So it sucks that restaurants choose to use gluten-friendly menus and release themselves of the liability of you getting glutened if you dine with them, but that doesn’t mean you can’t dine with them safely.
Often many restaurants want to serve you safe food, they just don’t want the risk of getting sued for it. And while it can feel cumbersome to dine out in this way, there’s a lot you can do to minimize the risk of you getting glutened at restaurants.
Things like reviewing the menu and calling restaurants to verify cross-contact precautions can be taken with your food can drastically reduce your chances of getting glutened.
So while it’s scary, know that it’s totally possible to evaluate and take steps to mitigate the risks of dining at restaurants in the USA. And a gentle reminder, I give you some amazing tools to do this in my FREE Gluten-Free Restaurant Cheat Sheets. Be sure to grab your cheat sheets here!
This leads me to also say, regardless of whether it’s a gluten-friendly or gluten-free menu, neither means that the food you order off the menu will be automatically safe.
It’s important you’re doing your due diligence in verifying the gluten-free status of the menu options and ensuring that your food is prepared with cross-contact precautions.
This means you can’t just sit at a restaurant and order a gluten-free sandwich from the menu and expect not to get sick.
Instead, you need to verify cross-contact precautions to make sure your sandwich is prepared safely. This might look like “Hi, can you please tell the chef I have a severe allergy to gluten? Great, can I get the gluten-free grilled cheese and can you please make sure they grab the cheese from a fresh bin, butter the bread with fresh butter, change their gloves, and cook it in a freshly washed pan so I don’t get severely ill? Thank you!”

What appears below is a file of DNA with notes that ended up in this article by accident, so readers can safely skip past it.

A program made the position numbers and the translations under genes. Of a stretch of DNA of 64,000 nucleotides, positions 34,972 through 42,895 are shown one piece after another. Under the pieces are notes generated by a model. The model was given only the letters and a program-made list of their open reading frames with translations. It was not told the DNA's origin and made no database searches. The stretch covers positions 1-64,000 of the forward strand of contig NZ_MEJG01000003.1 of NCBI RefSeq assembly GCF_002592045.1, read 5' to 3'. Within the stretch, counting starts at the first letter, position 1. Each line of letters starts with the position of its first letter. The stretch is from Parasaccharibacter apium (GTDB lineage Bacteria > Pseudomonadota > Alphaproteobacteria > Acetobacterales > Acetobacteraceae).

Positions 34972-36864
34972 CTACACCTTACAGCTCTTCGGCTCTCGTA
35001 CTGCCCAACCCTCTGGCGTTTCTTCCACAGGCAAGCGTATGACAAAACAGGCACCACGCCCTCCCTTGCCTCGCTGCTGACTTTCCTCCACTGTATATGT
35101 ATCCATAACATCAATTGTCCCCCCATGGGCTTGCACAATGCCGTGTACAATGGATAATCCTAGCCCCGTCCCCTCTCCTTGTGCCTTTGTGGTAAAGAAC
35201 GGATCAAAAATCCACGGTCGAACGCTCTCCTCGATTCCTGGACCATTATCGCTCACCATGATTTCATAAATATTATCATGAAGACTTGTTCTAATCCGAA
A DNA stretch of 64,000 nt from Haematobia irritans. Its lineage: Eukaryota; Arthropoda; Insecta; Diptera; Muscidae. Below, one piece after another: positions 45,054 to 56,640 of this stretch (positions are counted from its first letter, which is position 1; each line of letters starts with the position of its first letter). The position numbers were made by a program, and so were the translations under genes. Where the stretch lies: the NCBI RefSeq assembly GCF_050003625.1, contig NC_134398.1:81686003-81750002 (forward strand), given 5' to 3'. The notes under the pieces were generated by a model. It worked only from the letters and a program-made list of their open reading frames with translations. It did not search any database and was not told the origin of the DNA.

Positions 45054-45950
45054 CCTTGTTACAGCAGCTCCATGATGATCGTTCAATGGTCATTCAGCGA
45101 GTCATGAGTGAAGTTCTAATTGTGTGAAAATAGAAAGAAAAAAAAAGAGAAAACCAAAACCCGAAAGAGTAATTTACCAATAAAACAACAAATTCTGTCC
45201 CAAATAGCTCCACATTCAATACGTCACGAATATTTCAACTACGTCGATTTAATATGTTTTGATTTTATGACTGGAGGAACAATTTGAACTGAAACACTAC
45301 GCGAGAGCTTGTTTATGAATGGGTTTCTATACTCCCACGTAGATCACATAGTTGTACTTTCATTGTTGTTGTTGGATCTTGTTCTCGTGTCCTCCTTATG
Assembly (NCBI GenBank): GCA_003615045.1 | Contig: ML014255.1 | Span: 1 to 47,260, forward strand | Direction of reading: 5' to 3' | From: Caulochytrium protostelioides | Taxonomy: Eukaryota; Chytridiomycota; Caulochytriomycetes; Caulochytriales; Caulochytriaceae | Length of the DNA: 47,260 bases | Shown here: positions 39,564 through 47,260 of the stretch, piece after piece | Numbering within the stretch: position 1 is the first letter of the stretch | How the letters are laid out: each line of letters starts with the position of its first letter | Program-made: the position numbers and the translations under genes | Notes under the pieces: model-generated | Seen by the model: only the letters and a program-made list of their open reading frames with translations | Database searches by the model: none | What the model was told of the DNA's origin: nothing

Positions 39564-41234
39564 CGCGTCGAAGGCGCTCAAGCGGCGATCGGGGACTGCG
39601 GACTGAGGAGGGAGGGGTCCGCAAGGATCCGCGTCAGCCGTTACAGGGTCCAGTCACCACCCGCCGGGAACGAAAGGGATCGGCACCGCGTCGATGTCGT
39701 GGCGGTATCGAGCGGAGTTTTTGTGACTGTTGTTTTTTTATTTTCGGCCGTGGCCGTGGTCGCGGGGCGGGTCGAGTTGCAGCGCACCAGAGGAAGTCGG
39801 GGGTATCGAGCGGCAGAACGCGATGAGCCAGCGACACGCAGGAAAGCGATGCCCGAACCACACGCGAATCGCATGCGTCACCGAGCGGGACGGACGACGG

And yes, I know celiac disease is not a gluten allergy, but I find that restaurant staff are more responsive to food allergies because they are trained in them, rather than medical diets for autoimmune diseases. So I choose to say “allergy” instead of “celiac” because it’s really improved my chances of getting safe food.
And this is just one example of how you might specify the cross-contact precaution you need to be taken with your food. And remember, it’s important you’re specifying the gluten-free precautions you need to take with every single one of your orders: even if the restaurant already has strong cross-contact precautions.
I know it’s annoying and cumbersome but this is a huge reason on why I rarely get glutened when getting sick.
Gluten-free and gluten-friendly restaurant menus out of the way, I know dining out can feel extremely scary and cumbersome.
I want to take a minute and let you grieve the way that dining out has changed forever. And remember, while it will look different, just because dining out has changed, that doesn’t mean it’s impossible to do with celiac disease.
This is why to help encourage other people with celiac to dine out, I am giving away FREE Restaurant Cheat Sheets to common restaurant chains and cuisines in the USA!
These cheat sheets cover gluten-free menu items at specific restaurants, generally safe orders at different cuisines, and scripts to help you order PLUS cross-contact points to be aware of along the way.
If you want more help with dining out, be sure to download your copy of these Restaurant Cheat Sheets here!